#1
Honestly I was quite surprised not to see a review of these guitars already on Ultimate-Guitar. I picked mine up about a week ago for £180 ($350-ish) after having wanted one for close to a decade. They were made between 1966 and 1974, moving production from Japan to Taiwan in 1972. It sounds absolutely beautiful with a really full, almost growling bass and surprising clarity in the mid and top. Massive volume as well. Supposedly they were made to compete with the Martin D-18 and they do provide quite a similar sound for a fraction of the price. Elliott Smith played and recorded with a Taiwan FG 180 if you want to hear the kind of sound you get from such an instrument. Paul Brady also used one for a period in the late seventies, as you can hear and see in this version of Arthur McBride. Apparently John Martyn also played one for a time, but I can't confirm this.
For the price you can pick them up for you will honestly not find a better sounding guitar. You should keep an eye out for them. Mine was picked up relatively cheap, as I've seen them go for up to £500.
If you're interested I'll save you some time on the research:
The Red Label guitars include all made in Japan from 66 - 72 and then for a brief period in Taiwan too, before they were changed to black label.
To date the guitar you can do the following: Find the serial number inside the guitar at the bottom of the neck. It should be a 7 digit number. The first number is the year - eg if the first number is a 1, the guitar could be '51 '61 '71 etc (but since these guitars were only made for an 8 year period it's very simple to date). The next four numbers are the month and the day, eg 1215 would be December 15th. The last three numbers are just product numbers with no relevance. So if the serial number was 90723264 it would be from 1969, July 23rd.
Last edited by Geedo777 at Dec 22, 2014,
#2
They are great guitars indeed. I got a 1973 myself.

The only issue with them is neck resets are rather difficult on them. So once the neck angle gets too high (which happens when they are this old) their life is kinda limited. Hard to justify a neck reset on such a cheap guitar.
#3
Yeah, neck resets are a potential problem. I guess as well as age it's just down to chance, how well the guitar has been cared for and the climate it's in. A neck reset would still be cheaper than buying a new comparable guitar sound-wise but enough to put plenty of people off.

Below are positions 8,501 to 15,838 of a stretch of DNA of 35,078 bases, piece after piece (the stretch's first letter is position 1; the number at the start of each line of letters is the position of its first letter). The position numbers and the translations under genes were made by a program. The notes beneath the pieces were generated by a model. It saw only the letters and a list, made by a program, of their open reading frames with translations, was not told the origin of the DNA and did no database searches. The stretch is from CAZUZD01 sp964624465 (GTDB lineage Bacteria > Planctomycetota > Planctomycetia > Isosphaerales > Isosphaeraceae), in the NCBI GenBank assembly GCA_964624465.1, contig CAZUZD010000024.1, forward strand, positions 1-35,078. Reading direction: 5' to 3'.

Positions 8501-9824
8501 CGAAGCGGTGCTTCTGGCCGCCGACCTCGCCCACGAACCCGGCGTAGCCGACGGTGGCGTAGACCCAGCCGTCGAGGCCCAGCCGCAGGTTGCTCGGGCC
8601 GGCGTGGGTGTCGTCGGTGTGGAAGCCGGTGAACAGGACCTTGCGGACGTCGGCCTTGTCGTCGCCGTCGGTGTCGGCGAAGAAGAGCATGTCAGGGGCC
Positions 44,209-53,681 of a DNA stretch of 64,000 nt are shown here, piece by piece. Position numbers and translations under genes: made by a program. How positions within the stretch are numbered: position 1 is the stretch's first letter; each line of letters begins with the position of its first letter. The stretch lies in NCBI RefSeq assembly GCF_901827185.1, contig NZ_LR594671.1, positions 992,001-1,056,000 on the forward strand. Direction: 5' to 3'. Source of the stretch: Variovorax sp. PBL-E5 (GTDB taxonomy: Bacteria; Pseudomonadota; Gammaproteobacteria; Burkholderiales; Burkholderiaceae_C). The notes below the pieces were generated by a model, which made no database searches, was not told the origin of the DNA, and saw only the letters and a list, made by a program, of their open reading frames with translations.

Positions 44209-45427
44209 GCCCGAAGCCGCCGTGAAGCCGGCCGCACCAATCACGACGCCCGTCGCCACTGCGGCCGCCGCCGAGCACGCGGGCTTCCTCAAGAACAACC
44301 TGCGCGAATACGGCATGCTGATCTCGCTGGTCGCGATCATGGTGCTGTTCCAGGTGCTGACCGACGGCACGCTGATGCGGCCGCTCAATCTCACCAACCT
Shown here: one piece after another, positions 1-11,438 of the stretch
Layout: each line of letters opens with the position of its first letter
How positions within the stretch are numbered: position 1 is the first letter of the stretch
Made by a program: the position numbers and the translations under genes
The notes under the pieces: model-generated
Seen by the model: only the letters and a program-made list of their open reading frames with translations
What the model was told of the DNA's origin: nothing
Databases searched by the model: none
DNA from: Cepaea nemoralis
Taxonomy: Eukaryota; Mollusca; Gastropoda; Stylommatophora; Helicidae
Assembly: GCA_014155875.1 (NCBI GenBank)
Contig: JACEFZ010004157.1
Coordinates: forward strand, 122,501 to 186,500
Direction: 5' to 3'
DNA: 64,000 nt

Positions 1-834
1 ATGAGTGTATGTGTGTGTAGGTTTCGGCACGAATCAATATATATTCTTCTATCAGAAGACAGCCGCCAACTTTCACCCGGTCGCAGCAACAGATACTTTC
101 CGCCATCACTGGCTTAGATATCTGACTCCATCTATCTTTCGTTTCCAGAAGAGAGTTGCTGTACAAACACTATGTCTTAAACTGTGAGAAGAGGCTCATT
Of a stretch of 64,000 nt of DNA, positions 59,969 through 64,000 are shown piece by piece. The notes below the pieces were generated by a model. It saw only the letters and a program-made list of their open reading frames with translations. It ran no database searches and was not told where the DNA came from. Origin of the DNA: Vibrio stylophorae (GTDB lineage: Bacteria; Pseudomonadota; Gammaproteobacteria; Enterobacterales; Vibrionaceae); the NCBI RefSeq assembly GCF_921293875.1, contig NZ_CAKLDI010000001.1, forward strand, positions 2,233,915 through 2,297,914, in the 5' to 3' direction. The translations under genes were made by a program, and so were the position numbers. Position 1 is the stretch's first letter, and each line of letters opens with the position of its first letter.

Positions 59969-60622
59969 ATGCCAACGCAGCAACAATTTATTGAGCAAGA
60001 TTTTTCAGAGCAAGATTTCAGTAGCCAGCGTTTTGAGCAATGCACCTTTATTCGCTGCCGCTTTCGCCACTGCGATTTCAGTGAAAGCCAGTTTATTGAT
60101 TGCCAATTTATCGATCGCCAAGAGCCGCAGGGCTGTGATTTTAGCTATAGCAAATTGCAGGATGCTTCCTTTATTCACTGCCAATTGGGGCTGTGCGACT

#4
Quote by Geedo777
Yeah, neck resets are a potential problem. I guess as well as age it's just down to chance, how well the guitar has been cared for and the climate it's in. A neck reset would still be cheaper than buying a new comparable guitar sound-wise but enough to put plenty of people off.


I don't think it would be possible to reset the neck by standard means, even if it were feasible (which it might not if it is epoxied), for less than the price of a comparable new(er) guiitar. Here in Oz, a standard reset costs at least $500, and I've seen quotes as high as $700 in the US. There are cheaper ways of resetting, if you can find someone to do them, but the cost would still be significant.
#6
Found this thread on a search - I inherited an FG-180 Red Label - it doesn't not state a country of origin on the label so my assumption is that it's from Taiwan. Sounds pretty amazing.
It has 2 numbers on it:
T0183942 - way down in the front of the body on a block (sorry, not familiar with terms)
20823430 - at base of neck

So my assumption on the 2nd number is that it was built in '72, Aug. 23rd?

Also, the strings in fact are quite high, but maybe a setup isn't possible? I will take it into the local guy (Sherwood Music, *******er ON) for advice.

Any other thoughts?

Thanks!
Phil